Torah, (תורה) is a Hebrew word meaning teaching, instruction, or especially law. It primarily refers to the first section of the Tanakh–the first five books of the Hebrew Bible, or the Five Books of Moses. ... Rashi (1040-1105) is the acronym of Rabbi Solomon ben Isaac (or: Shlomo Yitzhaki). ... Rabbi Abraham Ben Meir Ibn Ezra (also known as Ibn Ezra, or Abenezra) (1092 or 1093-1167), was one of the most distinguished Jewish men of letters and writers of the Middle Ages. ... Nahmanides is the common name for Moshe ben Nahman Gerondi; the name is a Greek translation of the Hebrew Ben Nahman, meaning Son of Nahman. He is also commomly known as Ramban, being an acronym of his Hebrew name and title, Rabbi Moshe ben Nahman, and by his Catalan name... The first page of the Talmud, in the standard Vilna edition. ... Rashi (1040-1105) is the acronym of Rabbi Solomon ben Isaac (or: Shlomo Yitzhaki). ... Rabbi Nissim ben Reuven (1320 - 1380) of Girona was an influential talmudist and authority in Jewish law. ... Tosafists were medieval rabbis who collected commentaries on the Talmud, and appear in virtually every edition since it was first printed. ... Nahmanides is the common name for Moshe ben Nahman Gerondi; the name is a Greek translation of the Hebrew Ben Nahman, meaning Son of Nahman. He is also commomly known as Ramban, being an acronym of his Hebrew name and title, Rabbi Moshe ben Nahman, and by his Catalan name... Shlomo ben Aderet (or Solomon son of Aderet) (1235-1310), universally known to scholars of Judaism as the Rashba (the acronym for his Hebrew name), was a Medieval rabbi, Halakhist, and famous Talmudist. ... Halakha (הלכה or Halakhah, Halacha, Halachah) is the collective corpus of Jewish law, custom and tradition regulating all aspects of behavior. ... Asher ben Jehiel (or Rabeinu Osher ben Yechiel) (1250? 1259?-1328), an eminent rabbi and Talmudist often known by his Hebrew acronym the ROSH (literally Head), was born in western Germany and died in Toledo, Spain. ... Rambam Rabbi Moshe ben Maimon (Hebrew: רבי משה בן מיימון; Arabic: Mussa bin Maimun ibn Abdallah al-Kurtubi al-Israili; March 30, 1135—December 13, 1204), commonly known by his Greek name Maimonides, was a Jewish rabbi, physician, and philosopher. ... Jacob ben Asher, in Hebrew Yaakov ben Asher, (1270-ca 1340) was an influential Medieval rabbinic authority. ... The Shulkhan Arukh (Hebrew: Prepared Table), by Rabbi Yosef Karo is considered the most authoritative compilation of Jewish law since the Talmud. ... Note: This is based on an entry from the 1906 public domain Jewish Encyclopedia The responsa literature, known in Hebrew as Sheelot U-teshuvot (questions and answers), is the body of written decisions and rulings given by rabbis to questions addressed to them. ... Shlomo ben Aderet (or Solomon son of Aderet) (1235-1310), universally known to scholars of Judaism as the Rashba (the acronym for his Hebrew name), was a Medieval rabbi, Halakhist, and famous Talmudist. ... The tree of life. ... The Zohar (Hebrew זהר Zohar Splendor, radiance) is widely considered the most important work of Kabbalah, Jewish mysticism. ... Rambam Rabbi Moshe ben Maimon (Hebrew: רבי משה בן מיימון; Arabic: Mussa bin Maimun ibn Abdallah al-Kurtubi al-Israili; March 30, 1135—December 13, 1204), commonly known by his Greek name Maimonides, was a Jewish rabbi, physician, and philosopher. ... Levi ben Gershon, (Levi son of Gerson), better known as Gersonides or the Ralbag (1288—1344 CE), was a famous rabbi, philosopher and Talmudic commentator, and is well-known to scholars of Judaism. ... Nahmanides is the common name for Moshe ben Nahman Gerondi; the name is a Greek translation of the Hebrew Ben Nahman, meaning Son of Nahman. He is also commomly known as Ramban, being an acronym of his Hebrew name and title, Rabbi Moshe ben Nahman, and by his Catalan name... Bahya ibn Paquda (also: Pakuda) Full name: Bahya ben Joseph ibn Pakuda, known to Talmud scholars (in Hebrew) as the Rabbeinu Bechaya (Our Rabbi Behaya), was a Jewish philosopher and rabbi who lived at Saragossa, Spain, in the first half of the eleventh century. ...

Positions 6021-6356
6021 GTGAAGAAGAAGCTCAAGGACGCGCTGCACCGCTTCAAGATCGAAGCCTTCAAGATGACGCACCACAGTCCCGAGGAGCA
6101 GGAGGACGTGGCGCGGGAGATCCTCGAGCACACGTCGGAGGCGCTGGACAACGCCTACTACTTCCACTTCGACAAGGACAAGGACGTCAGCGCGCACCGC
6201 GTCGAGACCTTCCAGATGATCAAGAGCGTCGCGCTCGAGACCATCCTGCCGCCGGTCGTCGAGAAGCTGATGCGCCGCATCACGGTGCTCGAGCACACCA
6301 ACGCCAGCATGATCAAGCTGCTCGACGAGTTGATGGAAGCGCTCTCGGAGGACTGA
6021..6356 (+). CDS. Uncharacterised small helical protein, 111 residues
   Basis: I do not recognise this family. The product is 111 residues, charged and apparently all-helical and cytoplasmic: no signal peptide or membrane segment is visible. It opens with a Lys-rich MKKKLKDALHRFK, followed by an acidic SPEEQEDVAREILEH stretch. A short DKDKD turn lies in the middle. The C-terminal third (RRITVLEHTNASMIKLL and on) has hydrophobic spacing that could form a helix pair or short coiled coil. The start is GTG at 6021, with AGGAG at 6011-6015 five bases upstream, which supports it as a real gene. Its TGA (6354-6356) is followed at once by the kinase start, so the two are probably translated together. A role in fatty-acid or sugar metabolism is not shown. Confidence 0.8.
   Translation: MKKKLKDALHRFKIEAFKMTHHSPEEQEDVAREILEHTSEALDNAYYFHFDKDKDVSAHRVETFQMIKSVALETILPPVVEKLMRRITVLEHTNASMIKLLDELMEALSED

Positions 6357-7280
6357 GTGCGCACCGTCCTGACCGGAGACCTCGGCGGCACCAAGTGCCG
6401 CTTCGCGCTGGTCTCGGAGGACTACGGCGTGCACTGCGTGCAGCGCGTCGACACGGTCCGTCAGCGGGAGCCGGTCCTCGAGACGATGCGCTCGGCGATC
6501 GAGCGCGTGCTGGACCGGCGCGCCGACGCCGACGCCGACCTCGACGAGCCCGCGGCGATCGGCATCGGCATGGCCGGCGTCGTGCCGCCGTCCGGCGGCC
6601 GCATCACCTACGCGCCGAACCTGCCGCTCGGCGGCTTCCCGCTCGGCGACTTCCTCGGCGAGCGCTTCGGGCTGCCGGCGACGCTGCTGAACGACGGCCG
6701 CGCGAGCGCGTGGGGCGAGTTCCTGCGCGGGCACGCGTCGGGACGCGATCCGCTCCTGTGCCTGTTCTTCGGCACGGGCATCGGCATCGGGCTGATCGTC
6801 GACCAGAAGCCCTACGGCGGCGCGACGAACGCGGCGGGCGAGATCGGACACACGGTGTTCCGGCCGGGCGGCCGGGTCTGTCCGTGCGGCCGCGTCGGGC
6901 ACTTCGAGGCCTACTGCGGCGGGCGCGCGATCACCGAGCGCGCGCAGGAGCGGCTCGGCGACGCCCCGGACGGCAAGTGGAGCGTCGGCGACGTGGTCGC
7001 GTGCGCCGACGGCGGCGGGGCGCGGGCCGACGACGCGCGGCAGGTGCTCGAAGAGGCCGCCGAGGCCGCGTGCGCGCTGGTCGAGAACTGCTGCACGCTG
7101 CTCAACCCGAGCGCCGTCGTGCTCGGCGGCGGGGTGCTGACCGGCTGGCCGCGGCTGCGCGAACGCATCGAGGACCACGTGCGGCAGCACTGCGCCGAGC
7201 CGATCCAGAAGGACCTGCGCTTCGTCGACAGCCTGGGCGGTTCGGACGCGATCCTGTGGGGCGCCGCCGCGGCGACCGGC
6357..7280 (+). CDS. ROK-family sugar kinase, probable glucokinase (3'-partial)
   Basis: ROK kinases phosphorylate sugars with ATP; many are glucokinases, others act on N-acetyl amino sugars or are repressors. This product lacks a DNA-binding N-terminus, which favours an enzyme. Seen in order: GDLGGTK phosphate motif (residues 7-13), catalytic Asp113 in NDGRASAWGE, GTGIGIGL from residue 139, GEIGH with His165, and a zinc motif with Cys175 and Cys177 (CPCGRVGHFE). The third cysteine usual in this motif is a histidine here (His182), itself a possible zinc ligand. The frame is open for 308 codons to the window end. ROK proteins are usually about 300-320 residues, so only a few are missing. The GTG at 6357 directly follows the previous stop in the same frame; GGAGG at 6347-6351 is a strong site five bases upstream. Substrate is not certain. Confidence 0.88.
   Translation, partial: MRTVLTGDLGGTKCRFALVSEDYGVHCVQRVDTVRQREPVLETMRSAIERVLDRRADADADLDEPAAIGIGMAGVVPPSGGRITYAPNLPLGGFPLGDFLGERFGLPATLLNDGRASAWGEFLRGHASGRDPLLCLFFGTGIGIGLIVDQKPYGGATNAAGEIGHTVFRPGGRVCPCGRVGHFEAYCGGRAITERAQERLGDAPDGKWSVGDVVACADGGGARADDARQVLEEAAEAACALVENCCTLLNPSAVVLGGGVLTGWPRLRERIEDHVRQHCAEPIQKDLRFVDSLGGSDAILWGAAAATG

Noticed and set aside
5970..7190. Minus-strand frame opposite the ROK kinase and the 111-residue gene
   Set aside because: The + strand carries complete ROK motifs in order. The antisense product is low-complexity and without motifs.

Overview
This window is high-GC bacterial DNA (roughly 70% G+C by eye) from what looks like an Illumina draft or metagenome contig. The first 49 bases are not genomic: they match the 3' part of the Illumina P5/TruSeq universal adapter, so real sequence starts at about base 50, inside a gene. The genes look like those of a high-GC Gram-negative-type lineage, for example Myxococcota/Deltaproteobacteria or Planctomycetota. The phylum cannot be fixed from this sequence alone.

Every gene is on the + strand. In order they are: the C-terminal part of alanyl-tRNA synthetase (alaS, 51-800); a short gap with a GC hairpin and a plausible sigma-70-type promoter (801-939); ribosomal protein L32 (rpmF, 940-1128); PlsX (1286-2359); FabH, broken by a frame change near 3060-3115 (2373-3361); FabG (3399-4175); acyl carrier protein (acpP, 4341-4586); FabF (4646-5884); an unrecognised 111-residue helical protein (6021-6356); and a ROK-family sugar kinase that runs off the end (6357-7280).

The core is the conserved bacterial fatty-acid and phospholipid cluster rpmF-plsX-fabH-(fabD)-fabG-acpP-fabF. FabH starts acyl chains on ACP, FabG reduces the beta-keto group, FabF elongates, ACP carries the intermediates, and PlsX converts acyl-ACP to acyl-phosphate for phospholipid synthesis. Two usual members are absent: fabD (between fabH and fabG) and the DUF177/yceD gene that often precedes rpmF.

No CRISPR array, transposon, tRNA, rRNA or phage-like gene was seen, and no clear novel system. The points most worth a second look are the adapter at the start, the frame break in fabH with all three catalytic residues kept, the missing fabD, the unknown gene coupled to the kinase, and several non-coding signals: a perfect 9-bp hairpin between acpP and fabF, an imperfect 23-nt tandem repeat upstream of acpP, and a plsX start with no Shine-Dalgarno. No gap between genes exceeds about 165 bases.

Works of the Acharonim (the "later" rabbinical commentators)